gardeners argue that garlic taste changes according to the time of sowing. According to a
local saying: “If you want a good garlic harvest, sow it during the old moon of January
[the period that goes from full to new moon], if you want a good and mellow garlic, sow
it during Saint Martin [November eleventh], and if you want a pungent garlic, sow it during
advent time [December].”
Water Management
Local knowledge about water management includes weather forecast based on two types of
indicators: (1) elements of the local geography and (2) animal behavior. For example,
according to local tradition, the presence of clouds on “Els Tres Collets” (local toponym
of a mountain) at mid-morning time indicates scattered rainfall in the afternoon of the
same day, whereas a cloud accumulation looking like a castle on top of “El Verd” (local
toponym of another mountain) indicates a generalized rain over the valley. Animal beha-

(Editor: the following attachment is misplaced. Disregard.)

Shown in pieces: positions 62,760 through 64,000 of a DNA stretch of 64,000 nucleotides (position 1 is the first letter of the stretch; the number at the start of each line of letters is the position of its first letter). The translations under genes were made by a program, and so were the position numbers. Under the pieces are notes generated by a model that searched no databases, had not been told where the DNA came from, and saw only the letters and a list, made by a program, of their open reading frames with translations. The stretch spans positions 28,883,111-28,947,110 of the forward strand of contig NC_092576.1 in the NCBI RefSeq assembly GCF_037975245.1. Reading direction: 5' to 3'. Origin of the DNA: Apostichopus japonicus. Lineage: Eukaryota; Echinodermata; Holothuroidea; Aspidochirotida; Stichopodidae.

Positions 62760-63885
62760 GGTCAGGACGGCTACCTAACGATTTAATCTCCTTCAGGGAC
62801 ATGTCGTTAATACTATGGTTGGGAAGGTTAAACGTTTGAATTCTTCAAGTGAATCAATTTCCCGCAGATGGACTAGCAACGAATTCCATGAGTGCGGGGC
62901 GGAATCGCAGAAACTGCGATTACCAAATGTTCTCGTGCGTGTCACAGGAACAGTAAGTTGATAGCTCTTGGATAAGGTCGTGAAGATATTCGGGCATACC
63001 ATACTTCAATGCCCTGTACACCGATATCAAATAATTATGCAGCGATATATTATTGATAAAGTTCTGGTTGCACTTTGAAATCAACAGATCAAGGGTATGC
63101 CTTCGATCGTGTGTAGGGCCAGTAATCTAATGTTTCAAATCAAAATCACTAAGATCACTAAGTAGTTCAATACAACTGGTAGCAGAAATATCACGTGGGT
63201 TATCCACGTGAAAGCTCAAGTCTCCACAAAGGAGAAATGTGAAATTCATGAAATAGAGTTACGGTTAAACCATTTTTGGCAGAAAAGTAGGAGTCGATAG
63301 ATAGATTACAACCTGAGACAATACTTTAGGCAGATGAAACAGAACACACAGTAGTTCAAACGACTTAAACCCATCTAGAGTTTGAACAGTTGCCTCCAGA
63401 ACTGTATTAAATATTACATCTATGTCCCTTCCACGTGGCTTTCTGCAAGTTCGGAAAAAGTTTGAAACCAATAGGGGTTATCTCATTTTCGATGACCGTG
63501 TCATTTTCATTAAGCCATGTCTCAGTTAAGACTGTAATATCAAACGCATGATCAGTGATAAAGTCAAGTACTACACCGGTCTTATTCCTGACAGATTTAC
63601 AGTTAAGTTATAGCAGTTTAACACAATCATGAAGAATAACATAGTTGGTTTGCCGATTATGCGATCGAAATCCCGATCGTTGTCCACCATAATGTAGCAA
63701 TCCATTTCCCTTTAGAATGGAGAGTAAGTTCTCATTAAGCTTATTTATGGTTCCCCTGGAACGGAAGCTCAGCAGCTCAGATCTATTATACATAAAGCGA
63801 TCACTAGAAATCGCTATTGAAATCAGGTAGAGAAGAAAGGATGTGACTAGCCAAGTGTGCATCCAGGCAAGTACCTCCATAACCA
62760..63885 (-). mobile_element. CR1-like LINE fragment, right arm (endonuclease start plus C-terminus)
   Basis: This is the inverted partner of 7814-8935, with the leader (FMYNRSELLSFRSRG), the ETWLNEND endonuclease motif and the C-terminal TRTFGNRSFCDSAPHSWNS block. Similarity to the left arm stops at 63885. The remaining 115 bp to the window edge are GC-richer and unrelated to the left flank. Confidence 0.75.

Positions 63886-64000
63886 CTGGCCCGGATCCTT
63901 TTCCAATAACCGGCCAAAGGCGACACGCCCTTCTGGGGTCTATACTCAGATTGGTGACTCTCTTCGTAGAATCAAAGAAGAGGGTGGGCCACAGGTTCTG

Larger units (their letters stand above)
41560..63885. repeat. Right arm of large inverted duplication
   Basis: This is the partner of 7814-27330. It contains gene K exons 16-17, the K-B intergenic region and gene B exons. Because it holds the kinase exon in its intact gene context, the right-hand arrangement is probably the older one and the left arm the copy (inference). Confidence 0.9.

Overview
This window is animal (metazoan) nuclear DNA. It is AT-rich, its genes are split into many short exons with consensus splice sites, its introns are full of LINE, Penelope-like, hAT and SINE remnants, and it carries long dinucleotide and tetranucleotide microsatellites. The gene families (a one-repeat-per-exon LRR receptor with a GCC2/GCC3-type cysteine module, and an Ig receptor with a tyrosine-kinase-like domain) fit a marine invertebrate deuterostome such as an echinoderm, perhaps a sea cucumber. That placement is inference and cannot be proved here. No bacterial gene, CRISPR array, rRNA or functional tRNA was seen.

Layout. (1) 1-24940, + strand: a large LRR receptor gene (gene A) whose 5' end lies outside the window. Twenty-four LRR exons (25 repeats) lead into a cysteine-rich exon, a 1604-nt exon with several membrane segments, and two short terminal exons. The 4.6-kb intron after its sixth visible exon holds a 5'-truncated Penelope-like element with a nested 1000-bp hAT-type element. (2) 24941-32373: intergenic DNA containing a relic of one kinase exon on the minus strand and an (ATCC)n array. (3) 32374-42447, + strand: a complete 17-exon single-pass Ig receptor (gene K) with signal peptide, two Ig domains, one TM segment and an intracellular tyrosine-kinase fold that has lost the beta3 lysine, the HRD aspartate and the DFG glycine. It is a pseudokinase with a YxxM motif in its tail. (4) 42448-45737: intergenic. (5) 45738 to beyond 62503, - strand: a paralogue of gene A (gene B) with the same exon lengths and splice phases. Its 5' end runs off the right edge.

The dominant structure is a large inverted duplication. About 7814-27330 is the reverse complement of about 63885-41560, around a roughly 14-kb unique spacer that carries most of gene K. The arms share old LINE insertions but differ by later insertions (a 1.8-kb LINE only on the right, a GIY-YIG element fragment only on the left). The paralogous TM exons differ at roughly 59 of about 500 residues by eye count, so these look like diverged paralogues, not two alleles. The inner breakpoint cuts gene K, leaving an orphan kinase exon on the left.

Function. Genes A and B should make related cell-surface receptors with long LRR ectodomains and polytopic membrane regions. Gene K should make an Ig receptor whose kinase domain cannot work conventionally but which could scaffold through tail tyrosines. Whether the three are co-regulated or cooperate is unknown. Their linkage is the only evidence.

vior has also been used as indicator to predict rainfall, as it is reflected in a saying according
to which a specific cuckoo singing predicts the arrival of rains. Such observations guide
local decisions on the irrigation of home gardens and fields.
Figure 2. Management categories and most common cultural display of local ecological knowledge in
Vall de Gósol home gardens.
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Organic fertilization is a traditional and generalized practice in the valley. Crops are
fertilized using livestock and hens’ dung, ashes, or other natural fertilizers. According to
local knowledge, each type of crop requires a different fertilizer, in specific doses, that should
be applied using specific techniques. Furthermore, to ensure proper supply of nutrients,
gardeners must also make crop rotations. For instance, a landrace of black pea (pèsol negre,
Pisum sativum L.) is not fertilized and is sown in sandy soil, rather poor in nutrients, to